A Walking Tour of Jim Thorpe, Pennsylvania (Look Up, America!)


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A Tour Of Jim Thorpe, Pennsylvania

This walking tour will begin on Courthouse Square, an area known to George Washington when he worshipped here First Presbyterian Church northwest corner of Carlisle Square. This is the oldest public building in Carlisle. Many Revolutionary War officers were members of this congregation. President George Washington attended service here on Oct. The building contract for the church stipulated that the stonework should be massive at the base, building up to stones of a smaller size.

The chapel and tower were added to the west end of the church in , and in , an educational-social annex was built. Blaine House 4 North Hanover Street. Ephraim Blaine, Commissary General during the Revolutionary War, began construction on this house in Note the brick water table running below the first floor windows and the stringcourses with their flat arches and keystones above the first and second story windows.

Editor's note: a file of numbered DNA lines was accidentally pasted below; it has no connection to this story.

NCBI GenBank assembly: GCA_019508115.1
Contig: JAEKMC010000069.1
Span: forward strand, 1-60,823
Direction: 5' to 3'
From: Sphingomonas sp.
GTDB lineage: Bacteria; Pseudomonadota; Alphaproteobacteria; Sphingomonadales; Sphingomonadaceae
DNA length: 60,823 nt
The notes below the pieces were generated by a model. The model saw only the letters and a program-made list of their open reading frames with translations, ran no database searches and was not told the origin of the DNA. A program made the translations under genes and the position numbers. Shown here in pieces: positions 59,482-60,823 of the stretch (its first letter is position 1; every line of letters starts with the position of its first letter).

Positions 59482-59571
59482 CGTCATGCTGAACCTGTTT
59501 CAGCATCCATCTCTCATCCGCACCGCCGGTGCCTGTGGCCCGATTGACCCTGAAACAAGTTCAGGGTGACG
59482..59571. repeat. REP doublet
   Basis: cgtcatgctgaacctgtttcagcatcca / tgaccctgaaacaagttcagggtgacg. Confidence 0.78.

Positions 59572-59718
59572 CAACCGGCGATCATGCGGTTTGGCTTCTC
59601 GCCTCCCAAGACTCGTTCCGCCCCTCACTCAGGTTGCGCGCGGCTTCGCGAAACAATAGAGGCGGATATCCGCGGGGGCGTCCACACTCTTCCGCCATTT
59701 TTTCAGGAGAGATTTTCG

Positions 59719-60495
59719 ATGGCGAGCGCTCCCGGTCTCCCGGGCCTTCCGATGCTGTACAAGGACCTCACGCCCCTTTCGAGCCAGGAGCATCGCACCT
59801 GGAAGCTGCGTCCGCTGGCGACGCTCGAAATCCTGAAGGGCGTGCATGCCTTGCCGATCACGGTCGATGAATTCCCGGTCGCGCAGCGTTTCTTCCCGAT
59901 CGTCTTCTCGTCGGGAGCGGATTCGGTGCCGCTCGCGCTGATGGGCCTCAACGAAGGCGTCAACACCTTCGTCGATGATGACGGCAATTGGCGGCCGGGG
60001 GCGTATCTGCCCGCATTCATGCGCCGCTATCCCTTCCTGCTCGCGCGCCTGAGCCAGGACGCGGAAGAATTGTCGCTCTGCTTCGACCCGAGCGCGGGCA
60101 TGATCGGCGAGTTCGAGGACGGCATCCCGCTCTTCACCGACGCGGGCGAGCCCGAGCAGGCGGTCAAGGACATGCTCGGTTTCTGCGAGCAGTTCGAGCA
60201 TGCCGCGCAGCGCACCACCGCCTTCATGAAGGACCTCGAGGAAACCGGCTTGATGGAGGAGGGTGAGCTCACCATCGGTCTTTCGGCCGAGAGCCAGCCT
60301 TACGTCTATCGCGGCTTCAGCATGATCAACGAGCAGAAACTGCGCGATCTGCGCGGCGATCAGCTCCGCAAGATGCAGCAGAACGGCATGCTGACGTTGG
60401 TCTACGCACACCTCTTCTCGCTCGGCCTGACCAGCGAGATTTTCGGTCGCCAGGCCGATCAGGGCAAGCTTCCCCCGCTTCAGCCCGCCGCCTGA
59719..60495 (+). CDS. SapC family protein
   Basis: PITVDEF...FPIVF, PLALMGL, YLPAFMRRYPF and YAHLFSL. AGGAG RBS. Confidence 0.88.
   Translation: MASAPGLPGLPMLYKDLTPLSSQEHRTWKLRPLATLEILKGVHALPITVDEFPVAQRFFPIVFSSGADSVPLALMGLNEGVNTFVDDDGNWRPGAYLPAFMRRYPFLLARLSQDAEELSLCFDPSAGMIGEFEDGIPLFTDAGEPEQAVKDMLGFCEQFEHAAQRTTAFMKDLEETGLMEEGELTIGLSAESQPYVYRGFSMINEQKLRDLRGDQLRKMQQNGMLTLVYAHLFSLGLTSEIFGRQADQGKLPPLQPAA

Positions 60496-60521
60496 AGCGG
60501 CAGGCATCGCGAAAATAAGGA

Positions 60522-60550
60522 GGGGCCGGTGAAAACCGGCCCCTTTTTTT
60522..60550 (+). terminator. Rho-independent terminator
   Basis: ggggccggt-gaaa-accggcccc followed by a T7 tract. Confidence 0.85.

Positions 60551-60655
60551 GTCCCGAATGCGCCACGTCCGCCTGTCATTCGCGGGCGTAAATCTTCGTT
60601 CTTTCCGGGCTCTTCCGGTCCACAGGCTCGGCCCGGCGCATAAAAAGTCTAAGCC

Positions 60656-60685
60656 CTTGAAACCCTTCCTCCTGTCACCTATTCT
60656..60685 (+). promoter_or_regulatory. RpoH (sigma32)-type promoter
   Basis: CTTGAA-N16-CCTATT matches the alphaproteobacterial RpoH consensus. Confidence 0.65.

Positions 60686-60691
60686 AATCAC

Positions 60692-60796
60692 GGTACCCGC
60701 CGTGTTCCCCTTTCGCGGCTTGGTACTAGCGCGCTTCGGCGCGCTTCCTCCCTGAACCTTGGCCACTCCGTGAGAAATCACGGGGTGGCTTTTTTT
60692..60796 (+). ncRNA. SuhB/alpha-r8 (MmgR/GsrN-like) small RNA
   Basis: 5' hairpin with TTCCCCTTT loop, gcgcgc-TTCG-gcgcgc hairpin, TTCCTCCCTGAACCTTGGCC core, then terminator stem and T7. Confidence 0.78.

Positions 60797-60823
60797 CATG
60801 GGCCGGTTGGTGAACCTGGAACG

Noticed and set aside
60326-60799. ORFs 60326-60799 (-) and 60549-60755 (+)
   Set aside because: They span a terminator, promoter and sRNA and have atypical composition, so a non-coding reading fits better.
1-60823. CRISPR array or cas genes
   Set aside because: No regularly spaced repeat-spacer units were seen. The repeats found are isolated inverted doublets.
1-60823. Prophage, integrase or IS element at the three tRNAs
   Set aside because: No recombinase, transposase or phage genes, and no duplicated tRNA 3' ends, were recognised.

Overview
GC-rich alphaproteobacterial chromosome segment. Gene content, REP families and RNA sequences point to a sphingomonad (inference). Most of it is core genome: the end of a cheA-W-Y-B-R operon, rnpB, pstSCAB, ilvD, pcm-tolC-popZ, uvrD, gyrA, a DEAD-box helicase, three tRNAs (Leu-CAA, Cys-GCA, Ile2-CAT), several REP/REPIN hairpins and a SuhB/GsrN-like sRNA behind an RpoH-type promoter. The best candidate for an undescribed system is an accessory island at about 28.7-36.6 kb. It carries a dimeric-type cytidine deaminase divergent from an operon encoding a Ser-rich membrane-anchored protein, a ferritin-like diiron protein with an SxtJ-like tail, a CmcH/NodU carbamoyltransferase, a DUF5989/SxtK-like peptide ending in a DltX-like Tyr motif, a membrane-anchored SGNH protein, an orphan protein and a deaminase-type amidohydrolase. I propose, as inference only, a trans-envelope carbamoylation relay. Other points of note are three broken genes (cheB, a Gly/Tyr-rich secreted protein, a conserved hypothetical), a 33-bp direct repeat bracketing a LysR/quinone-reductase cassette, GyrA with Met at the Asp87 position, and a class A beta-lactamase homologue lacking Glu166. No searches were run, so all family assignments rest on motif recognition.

The elaborate cornice and the large door with its delicate fanlight add to the beauty of the exterior. The house retains much of its original interior and is the best-preserved 18th century house in Carlisle. The Union Fire Company boasts a proud history of over years. The Company was organized in and later became incorporated by a special act of Pennsylvania legislature in It still operates today under the same name and charter as when the Company was established. The Union Firehouse, built in , has not only been meticulously repaired and maintained, but has a particularly well designed and appropriate hand painted sign.